Tikitea – Your Partner in Hygiene

The largest tissue converter in French Polynesia is a company called Tikitea, which provides about 60% of the tissue products used in French Polynesia. The company presently converts around 800 tons per year of tissue on its converting lines near Papeete on Tahiti.

Tikitea is a diversified hygiene supply company with total turnover in 2004 of XPF 1.3 billion, which equals about Euro 11 million.

Of this turnover, paper products make up approximately 25%, with detergents, plastic bottles and plastic bags representing another 25%, and the remaining 50% accounted for by imported products, mainly industrial cleaning equipment and supplies.

The company started as a detergent manufacturer with an associated bottling plant for the liquid detergents and soaps. That was in 1978, when the company was originally called Tikichimic. ‘Tiki’ is a Polynesian word for a small religious statue and ‘chimique’ means chemical in French.

In 1981 Tikitea entered the tissue paper business with the installation of some second hand equipment. In 1983 the plant moved from its original site in Fare Ute near the port of Papeete to its present location in Punaruu, a few kilometers south of the city. In 1992 the operation was sold to STI, which is a privately owned Tahitian holding company and in 2000 the company was renamed Tikitea to reflect the fact that it is involved in activities other than simply chemicals and detergents. The word ‘tea’ means white in Polynesian, signifying the hygiene aspect of the company. Tikitea entered the plastic bag business in 2001 with the purchase of Pacific Sacs.

EVERYTHING UNDER ONE ROOF. Today the Punaruu plant covers 6,000 m2, including the tissue lines, plastic bag and bottle manufacturing, detergent formulation and workshop for machine repair. The tissue converting equipment consists of a Fabio Perini S.p.A. model 813 line including rewinder, accumulator, and log saw, followed by a Casmatic model 602 wrapping line. This equipment was installed in 2002 as part of a major modernization of the tissue operation. In addition a new Fabio Perini S.p.A. model 702 rewinder for jumbo roll tissue (JRT) was installed in 2004. Other machinery in the converting plant includes a napkin folding line and a hanky line. The operations employ about 70 people with production generally carried out eight hours a day, five days a week. Products made at Tikitea include toilet tissue, hand towels, hankies and napkins.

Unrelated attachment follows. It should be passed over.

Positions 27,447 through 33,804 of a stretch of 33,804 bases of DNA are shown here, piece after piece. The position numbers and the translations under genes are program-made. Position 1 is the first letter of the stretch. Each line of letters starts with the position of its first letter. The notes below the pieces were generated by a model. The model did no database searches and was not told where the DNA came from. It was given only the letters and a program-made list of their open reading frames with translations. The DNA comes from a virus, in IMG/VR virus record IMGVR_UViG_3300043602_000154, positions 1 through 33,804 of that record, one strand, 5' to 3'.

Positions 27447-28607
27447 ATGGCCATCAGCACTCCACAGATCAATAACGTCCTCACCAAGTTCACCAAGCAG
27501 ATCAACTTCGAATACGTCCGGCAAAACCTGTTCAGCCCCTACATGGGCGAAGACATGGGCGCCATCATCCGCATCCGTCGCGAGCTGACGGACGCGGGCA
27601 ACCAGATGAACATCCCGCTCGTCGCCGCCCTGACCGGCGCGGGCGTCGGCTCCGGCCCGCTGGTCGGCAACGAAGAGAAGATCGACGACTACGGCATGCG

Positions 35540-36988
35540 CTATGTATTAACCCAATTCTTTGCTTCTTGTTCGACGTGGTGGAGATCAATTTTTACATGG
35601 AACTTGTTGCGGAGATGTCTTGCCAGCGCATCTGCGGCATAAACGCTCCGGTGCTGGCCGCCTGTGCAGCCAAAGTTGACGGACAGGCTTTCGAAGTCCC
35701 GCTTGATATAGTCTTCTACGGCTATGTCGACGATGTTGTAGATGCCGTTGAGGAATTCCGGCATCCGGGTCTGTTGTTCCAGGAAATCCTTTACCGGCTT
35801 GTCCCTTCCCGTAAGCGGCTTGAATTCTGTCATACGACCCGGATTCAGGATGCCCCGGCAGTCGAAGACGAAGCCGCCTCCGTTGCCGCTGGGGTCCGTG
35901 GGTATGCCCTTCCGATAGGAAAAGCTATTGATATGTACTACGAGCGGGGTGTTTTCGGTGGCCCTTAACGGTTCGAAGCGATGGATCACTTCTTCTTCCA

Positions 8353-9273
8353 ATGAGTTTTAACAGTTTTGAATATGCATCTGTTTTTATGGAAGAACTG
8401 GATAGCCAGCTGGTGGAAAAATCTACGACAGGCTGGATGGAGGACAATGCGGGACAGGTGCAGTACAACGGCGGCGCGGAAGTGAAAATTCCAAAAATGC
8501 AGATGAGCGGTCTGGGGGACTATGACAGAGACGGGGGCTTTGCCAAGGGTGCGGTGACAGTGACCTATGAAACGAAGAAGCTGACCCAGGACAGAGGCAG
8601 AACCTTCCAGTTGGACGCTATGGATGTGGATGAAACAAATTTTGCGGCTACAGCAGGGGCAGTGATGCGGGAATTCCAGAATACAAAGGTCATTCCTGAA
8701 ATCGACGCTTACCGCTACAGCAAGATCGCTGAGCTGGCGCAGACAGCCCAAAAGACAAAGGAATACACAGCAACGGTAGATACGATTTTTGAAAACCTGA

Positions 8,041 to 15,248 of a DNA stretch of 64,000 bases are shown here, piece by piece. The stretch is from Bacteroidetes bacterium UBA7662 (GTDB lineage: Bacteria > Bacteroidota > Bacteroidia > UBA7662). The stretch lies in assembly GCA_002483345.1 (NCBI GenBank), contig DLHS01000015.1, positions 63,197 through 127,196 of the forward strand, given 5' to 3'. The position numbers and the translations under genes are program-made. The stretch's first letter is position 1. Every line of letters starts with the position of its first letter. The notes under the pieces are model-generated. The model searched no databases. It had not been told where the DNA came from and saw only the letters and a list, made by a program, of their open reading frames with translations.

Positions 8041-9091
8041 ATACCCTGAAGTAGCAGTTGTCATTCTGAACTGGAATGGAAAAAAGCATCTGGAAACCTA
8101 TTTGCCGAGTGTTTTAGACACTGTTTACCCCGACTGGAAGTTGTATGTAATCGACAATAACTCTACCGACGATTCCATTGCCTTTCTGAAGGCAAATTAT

Yoann Lamisse is the Technical Manager at Tikitea. A 32 year-old Frenchman, Lamisse was looking for a change from the big city life in Paris, where he had worked as a mechanical engineer. Sailing is a favorite hobby and somehow through his love of sailing and spirit of adventure he wound up in Tahiti about six years ago.

CHALLENGES OF A REMOTE LOCATION. One of the company’s biggest challenges, explains Lamisse, is the supply of jumbo rolls (parent reels) for the tissue lines. As with numerous other independent converters around the world, he says that the market for jumbo tissue rolls is generally tight, making it hard to get the right quality at the right price and time. Adding to the complexity, of course, is the location in the South Pacific, several thousand miles straight south of Hawaii.

Although jumbos are sourced from various places around the world, the majority of Tikitea’s tissue presently comes from the USA, where Lamisse says the company gets the best combination of price, quality and reliability.

“We have bought some tonnage from Asia, mainly China, in the past,” explains Lamisse. “But the supply is sometimes unreliable so we weren’t sure we would get paper when we needed it. Therefore we found a supplier in the USA that we have a very good relation with. In addition, shipping from the USA to the South Pacific is relatively cheap, especially compared with rates coming from Asia, which are rather high.”